Abstract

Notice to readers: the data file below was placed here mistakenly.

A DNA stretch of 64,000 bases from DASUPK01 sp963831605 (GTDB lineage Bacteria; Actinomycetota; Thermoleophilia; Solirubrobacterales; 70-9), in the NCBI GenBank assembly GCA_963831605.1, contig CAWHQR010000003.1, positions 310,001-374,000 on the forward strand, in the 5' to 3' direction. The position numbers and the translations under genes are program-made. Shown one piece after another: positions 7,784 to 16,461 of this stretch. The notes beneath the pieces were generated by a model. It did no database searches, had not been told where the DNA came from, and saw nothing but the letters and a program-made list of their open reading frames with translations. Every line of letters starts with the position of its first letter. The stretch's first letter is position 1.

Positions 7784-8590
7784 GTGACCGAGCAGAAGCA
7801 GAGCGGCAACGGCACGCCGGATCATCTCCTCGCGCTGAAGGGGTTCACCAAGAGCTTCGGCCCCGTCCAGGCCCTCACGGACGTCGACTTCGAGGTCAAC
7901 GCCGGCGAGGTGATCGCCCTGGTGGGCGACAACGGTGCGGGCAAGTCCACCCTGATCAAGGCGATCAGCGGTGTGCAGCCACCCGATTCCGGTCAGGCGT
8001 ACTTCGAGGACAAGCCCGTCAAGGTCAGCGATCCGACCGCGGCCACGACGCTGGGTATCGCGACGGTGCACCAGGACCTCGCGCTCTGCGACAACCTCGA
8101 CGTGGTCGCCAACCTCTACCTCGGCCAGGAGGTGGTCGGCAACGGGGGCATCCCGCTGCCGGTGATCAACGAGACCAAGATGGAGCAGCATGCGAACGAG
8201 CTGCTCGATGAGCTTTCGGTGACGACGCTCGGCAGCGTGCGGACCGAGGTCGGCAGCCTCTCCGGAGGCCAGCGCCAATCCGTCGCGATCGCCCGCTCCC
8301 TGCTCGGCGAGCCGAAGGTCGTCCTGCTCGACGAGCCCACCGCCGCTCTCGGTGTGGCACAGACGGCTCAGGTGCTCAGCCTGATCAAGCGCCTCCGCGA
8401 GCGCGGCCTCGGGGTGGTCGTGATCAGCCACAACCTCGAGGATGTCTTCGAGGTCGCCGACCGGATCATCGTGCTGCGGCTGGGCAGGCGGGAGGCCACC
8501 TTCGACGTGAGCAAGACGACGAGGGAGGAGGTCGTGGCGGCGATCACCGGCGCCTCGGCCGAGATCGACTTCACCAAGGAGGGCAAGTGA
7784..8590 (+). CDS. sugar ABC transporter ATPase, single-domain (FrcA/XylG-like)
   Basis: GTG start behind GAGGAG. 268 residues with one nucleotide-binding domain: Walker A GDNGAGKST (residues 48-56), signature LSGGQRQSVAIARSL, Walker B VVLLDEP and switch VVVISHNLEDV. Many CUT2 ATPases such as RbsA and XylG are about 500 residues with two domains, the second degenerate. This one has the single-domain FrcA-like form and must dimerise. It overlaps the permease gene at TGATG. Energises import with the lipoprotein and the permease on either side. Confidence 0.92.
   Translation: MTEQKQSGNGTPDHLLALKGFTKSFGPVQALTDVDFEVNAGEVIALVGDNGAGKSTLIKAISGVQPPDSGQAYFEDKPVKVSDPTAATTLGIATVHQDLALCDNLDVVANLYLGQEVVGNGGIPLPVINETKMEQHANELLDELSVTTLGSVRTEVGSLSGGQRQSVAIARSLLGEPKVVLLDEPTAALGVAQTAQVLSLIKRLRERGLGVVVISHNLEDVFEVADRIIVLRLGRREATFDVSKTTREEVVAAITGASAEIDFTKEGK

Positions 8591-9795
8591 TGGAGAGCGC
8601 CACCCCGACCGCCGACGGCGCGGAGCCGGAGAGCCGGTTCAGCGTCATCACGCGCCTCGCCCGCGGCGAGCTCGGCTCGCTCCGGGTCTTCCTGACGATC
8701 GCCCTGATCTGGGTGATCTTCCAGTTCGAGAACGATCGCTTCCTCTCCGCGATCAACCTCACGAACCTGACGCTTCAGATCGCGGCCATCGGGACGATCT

The western half of the Ordos Basin lies in the north of Central China, on the western margin of the North Chinese Platform. In the southwest and south it borders the Qilian and Qinling folded systems. Their frontal northeastern flank is thrust over the Paleozoic nappe of the Ordos Basin and consists of a series of large parallel linear folds separated by thrusts. The basement of the basin is made up of deformed metamorphic rocks of tentatively Late Proterozoic age. Carbonate and terrigenous intracratonic facies accumulated on the Ordos block from Early Cambrian through Middle Ordovician. From Middle Ordovician through Middle Carboniferous, the western edge of the block was uplifted as a land as a result of Caledonian tectonic movement and underwent denudation for about 150 Myr. In the Late Paleozoic, a series of coal-bearing formations was deposited. In the Triassic, the Ordos Basin became filled with fluviolacustrine delta facies. Thrusts and folds on the southwestern margin of the basin formed in the Mesozoic and were intensified by Himalayan tectonic movements.

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